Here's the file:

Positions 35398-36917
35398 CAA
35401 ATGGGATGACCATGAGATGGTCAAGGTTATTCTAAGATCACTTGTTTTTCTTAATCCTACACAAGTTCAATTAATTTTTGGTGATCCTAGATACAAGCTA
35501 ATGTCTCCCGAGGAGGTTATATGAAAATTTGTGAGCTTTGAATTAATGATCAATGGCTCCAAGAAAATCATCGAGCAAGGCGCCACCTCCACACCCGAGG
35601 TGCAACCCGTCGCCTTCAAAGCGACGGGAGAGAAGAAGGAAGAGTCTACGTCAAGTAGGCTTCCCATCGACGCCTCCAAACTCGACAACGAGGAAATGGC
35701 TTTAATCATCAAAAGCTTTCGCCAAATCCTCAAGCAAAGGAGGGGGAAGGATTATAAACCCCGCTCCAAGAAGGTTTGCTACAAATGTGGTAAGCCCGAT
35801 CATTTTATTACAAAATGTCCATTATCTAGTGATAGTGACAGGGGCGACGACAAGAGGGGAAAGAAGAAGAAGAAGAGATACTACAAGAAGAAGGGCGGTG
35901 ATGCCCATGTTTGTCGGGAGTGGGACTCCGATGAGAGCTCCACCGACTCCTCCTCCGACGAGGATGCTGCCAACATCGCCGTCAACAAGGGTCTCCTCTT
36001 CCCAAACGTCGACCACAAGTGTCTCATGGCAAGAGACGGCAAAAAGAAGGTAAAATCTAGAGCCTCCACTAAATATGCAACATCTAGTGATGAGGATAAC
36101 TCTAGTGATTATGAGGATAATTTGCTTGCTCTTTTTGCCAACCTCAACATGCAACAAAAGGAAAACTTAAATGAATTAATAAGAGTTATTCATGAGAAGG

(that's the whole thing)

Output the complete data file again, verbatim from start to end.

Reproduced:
Positions 35398-36917
35398 CAA
35401 ATGGGATGACCATGAGATGGTCAAGGTTATTCTAAGATCACTTGTTTTTCTTAATCCTACACAAGTTCAATTAATTTTTGGTGATCCTAGATACAAGCTA
35501 ATGTCTCCCGAGGAGGTTATATGAAAATTTGTGAGCTTTGAATTAATGATCAATGGCTCCAAGAAAATCATCGAGCAAGGCGCCACCTCCACACCCGAGG
35601 TGCAACCCGTCGCCTTCAAAGCGACGGGAGAGAAGAAGGAAGAGTCTACGTCAAGTAGGCTTCCCATCGACGCCTCCAAACTCGACAACGAGGAAATGGC
35701 TTTAATCATCAAAAGCTTTCGCCAAATCCTCAAGCAAAGGAGGGGGAAGGATTATAAACCCCGCTCCAAGAAGGTTTGCTACAAATGTGGTAAGCCCGAT
35801 CATTTTATTACAAAATGTCCATTATCTAGTGATAGTGACAGGGGCGACGACAAGAGGGGAAAGAAGAAGAAGAAGAGATACTACAAGAAGAAGGGCGGTG
35901 ATGCCCATGTTTGTCGGGAGTGGGACTCCGATGAGAGCTCCACCGACTCCTCCTCCGACGAGGATGCTGCCAACATCGCCGTCAACAAGGGTCTCCTCTT
36001 CCCAAACGTCGACCACAAGTGTCTCATGGCAAGAGACGGCAAAAAGAAGGTAAAATCTAGAGCCTCCACTAAATATGCAACATCTAGTGATGAGGATAAC
36101 TCTAGTGATTATGAGGATAATTTGCTTGCTCTTTTTGCCAACCTCAACATGCAACAAAAGGAAAACTTAAATGAATTAATAAGAGTTATTCATGAGAAGG